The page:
Bahamians - Religion and Expressive Culture

Religious Beliefs. Three realms of the supernatural can be identified. Most Bahamians belong to a Christian church and frequently attend their own church as well as others. Most people believe God helps the faithful and punishes the wicked. The spirit of a person who dies "in Christ" goes to rest and can help the living; if an ungodly person dies, the spirit wanders about frightening and hurting people. Obeah is practiced to harm rivals, to protect one's property and person, and to raise the spirits of the dead.

Religious Practitioners. Ministers and priests head the Christian churches. In the out islands local men, and sometimes women, serve part-time as preachers. Specialists in the practice of obeah are called obeah men; although never common, obeah practitioners are becoming even less numerous as young people turn away from old practices and embrace the modern world.

Ceremonies. Junkanoo, once widespread in the Caribbean, is a cultural event similar to New Orleans's Mardi Gras. Its roots lie in pre-Emancipation days, when slaves were allowed a special Christmas holiday. The culmination of Junkanoo is a costumed parade with floats and bands, which takes place along Nassau's Bay Street on Boxing Day (26 December) and New Year's Day.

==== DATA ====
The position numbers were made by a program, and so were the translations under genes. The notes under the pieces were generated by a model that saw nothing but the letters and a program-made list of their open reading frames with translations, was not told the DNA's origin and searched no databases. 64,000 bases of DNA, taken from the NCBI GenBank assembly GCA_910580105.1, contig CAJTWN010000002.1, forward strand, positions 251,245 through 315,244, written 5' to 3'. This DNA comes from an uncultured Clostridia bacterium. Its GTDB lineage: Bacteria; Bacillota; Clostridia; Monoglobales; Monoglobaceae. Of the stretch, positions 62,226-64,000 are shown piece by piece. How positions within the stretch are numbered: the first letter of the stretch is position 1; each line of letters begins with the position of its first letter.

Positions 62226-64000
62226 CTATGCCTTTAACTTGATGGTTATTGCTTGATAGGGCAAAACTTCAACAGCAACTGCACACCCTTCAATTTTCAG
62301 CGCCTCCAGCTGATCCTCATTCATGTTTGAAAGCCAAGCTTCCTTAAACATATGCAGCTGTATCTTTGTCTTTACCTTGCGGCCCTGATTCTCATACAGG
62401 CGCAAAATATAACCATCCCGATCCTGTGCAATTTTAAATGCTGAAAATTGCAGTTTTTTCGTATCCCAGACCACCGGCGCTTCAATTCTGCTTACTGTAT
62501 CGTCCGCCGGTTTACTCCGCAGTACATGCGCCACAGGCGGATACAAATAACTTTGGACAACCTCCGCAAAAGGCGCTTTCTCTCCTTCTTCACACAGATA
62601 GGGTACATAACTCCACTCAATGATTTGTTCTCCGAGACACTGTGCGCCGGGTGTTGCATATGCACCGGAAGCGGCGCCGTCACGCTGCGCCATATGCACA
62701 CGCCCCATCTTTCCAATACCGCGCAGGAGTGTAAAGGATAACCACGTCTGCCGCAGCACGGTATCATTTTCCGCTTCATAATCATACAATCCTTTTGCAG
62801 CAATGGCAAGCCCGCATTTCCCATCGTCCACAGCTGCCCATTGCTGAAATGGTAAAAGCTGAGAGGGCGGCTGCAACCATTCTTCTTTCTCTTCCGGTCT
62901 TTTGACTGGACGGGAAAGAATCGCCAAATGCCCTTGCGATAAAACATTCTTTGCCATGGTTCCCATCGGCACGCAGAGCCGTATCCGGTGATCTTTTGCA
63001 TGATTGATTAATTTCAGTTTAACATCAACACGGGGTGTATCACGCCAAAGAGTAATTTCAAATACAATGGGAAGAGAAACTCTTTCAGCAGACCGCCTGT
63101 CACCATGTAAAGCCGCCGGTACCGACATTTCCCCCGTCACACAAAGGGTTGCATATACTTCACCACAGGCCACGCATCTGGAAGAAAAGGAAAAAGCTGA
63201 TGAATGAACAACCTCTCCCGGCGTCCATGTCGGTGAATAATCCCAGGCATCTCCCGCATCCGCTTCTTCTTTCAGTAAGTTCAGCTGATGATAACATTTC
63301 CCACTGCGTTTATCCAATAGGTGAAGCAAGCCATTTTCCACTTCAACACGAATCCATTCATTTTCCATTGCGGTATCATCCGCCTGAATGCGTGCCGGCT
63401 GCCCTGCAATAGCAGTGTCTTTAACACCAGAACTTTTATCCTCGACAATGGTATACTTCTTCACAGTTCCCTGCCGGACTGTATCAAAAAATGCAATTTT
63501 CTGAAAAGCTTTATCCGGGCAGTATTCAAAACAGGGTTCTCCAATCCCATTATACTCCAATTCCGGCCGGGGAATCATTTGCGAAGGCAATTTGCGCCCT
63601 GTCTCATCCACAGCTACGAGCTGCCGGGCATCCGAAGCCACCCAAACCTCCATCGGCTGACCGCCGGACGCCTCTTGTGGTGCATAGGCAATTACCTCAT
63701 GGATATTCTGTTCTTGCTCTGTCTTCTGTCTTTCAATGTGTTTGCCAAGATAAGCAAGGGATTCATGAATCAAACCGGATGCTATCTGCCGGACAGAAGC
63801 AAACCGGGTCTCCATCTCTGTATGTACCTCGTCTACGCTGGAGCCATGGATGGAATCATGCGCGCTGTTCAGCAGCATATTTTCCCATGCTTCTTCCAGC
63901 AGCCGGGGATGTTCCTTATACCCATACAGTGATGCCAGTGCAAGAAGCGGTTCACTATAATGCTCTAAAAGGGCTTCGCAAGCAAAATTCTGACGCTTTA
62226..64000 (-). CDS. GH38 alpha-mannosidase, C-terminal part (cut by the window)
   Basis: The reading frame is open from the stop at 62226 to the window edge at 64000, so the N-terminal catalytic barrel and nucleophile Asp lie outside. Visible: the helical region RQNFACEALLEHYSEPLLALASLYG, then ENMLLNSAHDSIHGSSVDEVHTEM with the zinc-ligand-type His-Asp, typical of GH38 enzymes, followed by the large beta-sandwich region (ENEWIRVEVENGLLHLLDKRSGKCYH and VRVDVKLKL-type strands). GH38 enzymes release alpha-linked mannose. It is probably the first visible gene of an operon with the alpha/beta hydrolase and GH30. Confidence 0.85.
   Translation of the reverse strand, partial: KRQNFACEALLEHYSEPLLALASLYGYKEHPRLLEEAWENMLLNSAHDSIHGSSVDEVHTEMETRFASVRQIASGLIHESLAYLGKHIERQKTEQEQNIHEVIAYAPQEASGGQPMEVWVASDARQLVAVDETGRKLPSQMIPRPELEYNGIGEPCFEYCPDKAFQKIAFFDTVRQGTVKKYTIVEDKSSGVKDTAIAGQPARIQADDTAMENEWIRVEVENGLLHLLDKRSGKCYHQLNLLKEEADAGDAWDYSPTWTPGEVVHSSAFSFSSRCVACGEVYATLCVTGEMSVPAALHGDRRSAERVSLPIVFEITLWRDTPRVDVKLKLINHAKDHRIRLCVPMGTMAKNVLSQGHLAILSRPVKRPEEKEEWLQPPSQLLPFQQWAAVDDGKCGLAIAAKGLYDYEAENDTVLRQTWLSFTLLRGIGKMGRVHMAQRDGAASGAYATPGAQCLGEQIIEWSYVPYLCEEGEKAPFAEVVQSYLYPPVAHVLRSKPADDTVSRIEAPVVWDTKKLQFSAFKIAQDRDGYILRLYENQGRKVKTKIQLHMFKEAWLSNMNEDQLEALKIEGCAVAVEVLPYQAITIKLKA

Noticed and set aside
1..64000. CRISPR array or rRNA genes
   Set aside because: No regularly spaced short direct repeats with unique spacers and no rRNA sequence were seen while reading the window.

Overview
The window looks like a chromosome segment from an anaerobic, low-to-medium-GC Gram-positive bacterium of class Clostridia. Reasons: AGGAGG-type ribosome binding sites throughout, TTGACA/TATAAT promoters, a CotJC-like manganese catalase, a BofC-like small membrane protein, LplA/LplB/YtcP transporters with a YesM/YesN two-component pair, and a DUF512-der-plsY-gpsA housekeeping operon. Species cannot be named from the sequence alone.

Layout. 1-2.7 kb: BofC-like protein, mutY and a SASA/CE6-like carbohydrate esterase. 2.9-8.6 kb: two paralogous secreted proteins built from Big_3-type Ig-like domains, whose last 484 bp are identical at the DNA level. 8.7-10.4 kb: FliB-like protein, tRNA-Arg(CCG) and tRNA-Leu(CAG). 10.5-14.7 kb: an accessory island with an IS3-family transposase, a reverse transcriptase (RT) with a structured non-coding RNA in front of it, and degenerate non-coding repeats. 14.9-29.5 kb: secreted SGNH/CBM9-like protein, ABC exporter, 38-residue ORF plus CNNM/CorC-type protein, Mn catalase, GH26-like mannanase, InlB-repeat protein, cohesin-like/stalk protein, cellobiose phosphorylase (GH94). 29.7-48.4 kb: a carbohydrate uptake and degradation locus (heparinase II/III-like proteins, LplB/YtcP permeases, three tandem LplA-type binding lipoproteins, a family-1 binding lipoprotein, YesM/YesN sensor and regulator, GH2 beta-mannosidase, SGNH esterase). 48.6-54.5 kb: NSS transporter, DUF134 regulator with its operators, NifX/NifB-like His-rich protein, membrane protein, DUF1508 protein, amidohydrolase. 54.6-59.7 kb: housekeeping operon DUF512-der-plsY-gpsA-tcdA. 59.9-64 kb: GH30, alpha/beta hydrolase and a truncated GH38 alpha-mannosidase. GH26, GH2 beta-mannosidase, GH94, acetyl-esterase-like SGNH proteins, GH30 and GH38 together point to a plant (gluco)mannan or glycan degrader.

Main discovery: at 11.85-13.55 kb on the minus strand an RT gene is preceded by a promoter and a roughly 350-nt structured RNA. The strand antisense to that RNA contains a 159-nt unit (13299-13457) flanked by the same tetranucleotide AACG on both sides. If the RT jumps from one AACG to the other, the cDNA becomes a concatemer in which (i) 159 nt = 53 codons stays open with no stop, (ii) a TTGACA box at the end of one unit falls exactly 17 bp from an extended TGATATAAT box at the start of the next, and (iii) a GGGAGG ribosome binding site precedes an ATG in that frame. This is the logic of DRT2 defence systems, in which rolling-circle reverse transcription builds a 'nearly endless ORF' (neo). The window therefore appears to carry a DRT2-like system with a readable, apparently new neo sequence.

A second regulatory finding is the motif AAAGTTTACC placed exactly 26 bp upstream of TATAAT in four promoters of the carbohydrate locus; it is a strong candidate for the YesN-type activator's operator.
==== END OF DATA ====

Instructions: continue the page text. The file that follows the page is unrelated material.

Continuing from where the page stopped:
Arts. Goombay is the calypso-style music of the Bahamas. In the out islands, local bands using guitars, goatskin-headed drums, and saws entertain at dances and weddings. The major decorative art is straw work. Women in the out islands plait "straw" from palm fronds into long strips, which are then sewn together to form hats, baskets, and purses. Raffia paper and seashells are typically sewn to the straw work in decorative patterns.

Medicine. Modern medicine is provided at the Princess Margaret Hospital in Nassau. In 1992 the out islands were served by 107 clinics; the seriously ill are flown to Princess Margaret Hospital. Many Bahamians, particularly those in the out islands, often rely on "bush" medicine; parts of selected plants are commonly boiled in liquid, and the resulting "bush tea" is then drunk. Love-vine ( Cuscuta americana ), for example, is said to produce a tea that gives a man "courage."

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